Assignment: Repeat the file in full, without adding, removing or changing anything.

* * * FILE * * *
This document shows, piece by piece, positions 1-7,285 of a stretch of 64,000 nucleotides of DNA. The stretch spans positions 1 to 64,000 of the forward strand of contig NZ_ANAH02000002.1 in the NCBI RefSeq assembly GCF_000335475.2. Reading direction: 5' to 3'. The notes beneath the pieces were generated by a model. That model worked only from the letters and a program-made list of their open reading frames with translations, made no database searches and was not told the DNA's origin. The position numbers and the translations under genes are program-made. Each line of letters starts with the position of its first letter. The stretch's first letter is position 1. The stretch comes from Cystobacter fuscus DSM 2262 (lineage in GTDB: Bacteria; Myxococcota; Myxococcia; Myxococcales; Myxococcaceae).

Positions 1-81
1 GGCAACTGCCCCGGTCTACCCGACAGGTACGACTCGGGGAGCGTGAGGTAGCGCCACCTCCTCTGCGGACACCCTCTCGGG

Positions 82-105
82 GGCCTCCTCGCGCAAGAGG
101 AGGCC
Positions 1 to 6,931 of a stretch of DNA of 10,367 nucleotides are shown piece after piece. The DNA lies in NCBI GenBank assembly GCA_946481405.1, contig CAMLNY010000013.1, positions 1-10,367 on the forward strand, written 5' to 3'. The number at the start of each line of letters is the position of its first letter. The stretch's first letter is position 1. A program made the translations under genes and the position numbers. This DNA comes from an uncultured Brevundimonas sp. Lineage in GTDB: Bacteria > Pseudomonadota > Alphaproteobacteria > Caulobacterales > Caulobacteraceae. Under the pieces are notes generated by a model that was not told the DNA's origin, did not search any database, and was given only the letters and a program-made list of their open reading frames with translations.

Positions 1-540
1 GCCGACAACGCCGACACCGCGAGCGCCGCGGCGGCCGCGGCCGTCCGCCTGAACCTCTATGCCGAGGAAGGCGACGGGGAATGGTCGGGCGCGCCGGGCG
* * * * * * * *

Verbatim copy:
This document shows, piece by piece, positions 1-7,285 of a stretch of 64,000 nucleotides of DNA. The stretch spans positions 1 to 64,000 of the forward strand of contig NZ_ANAH02000002.1 in the NCBI RefSeq assembly GCF_000335475.2. Reading direction: 5' to 3'. The notes beneath the pieces were generated by a model. That model worked only from the letters and a program-made list of their open reading frames with translations, made no database searches and was not told the DNA's origin. The position numbers and the translations under genes are program-made. Each line of letters starts with the position of its first letter. The stretch's first letter is position 1. The stretch comes from Cystobacter fuscus DSM 2262 (lineage in GTDB: Bacteria; Myxococcota; Myxococcia; Myxococcales; Myxococcaceae).

Positions 1-81
1 GGCAACTGCCCCGGTCTACCCGACAGGTACGACTCGGGGAGCGTGAGGTAGCGCCACCTCCTCTGCGGACACCCTCTCGGG

Positions 82-105
82 GGCCTCCTCGCGCAAGAGG
101 AGGCC
Positions 1 to 6,931 of a stretch of DNA of 10,367 nucleotides are shown piece after piece. The DNA lies in NCBI GenBank assembly GCA_946481405.1, contig CAMLNY010000013.1, positions 1-10,367 on the forward strand, written 5' to 3'. The number at the start of each line of letters is the position of its first letter. The stretch's first letter is position 1. A program made the translations under genes and the position numbers. This DNA comes from an uncultured Brevundimonas sp. Lineage in GTDB: Bacteria > Pseudomonadota > Alphaproteobacteria > Caulobacterales > Caulobacteraceae. Under the pieces are notes generated by a model that was not told the DNA's origin, did not search any database, and was given only the letters and a program-made list of their open reading frames with translations.

Positions 1-540
1 GCCGACAACGCCGACACCGCGAGCGCCGCGGCGGCCGCGGCCGTCCGCCTGAACCTCTATGCCGAGGAAGGCGACGGGGAATGGTCGGGCGCGCCGGGCG